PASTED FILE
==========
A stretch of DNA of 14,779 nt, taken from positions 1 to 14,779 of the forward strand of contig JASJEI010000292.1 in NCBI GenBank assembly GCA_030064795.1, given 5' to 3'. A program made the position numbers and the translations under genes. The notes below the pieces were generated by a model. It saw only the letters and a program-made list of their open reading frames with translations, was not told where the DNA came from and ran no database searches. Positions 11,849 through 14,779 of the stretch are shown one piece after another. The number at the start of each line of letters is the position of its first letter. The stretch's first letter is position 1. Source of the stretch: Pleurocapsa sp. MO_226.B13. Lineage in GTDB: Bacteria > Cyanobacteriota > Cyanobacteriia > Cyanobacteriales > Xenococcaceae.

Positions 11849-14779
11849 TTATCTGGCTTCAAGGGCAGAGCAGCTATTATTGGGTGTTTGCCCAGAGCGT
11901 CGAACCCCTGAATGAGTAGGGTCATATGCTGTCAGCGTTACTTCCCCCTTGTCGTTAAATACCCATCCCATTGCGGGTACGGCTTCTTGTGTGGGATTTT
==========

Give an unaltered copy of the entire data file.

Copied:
A stretch of DNA of 14,779 nt, taken from positions 1 to 14,779 of the forward strand of contig JASJEI010000292.1 in NCBI GenBank assembly GCA_030064795.1, given 5' to 3'. A program made the position numbers and the translations under genes. The notes below the pieces were generated by a model. It saw only the letters and a program-made list of their open reading frames with translations, was not told where the DNA came from and ran no database searches. Positions 11,849 through 14,779 of the stretch are shown one piece after another. The number at the start of each line of letters is the position of its first letter. The stretch's first letter is position 1. Source of the stretch: Pleurocapsa sp. MO_226.B13. Lineage in GTDB: Bacteria > Cyanobacteriota > Cyanobacteriia > Cyanobacteriales > Xenococcaceae.

Positions 11849-14779
11849 TTATCTGGCTTCAAGGGCAGAGCAGCTATTATTGGGTGTTTGCCCAGAGCGT
11901 CGAACCCCTGAATGAGTAGGGTCATATGCTGTCAGCGTTACTTCCCCCTTGTCGTTAAATACCCATCCCATTGCGGGTACGGCTTCTTGTGTGGGATTTT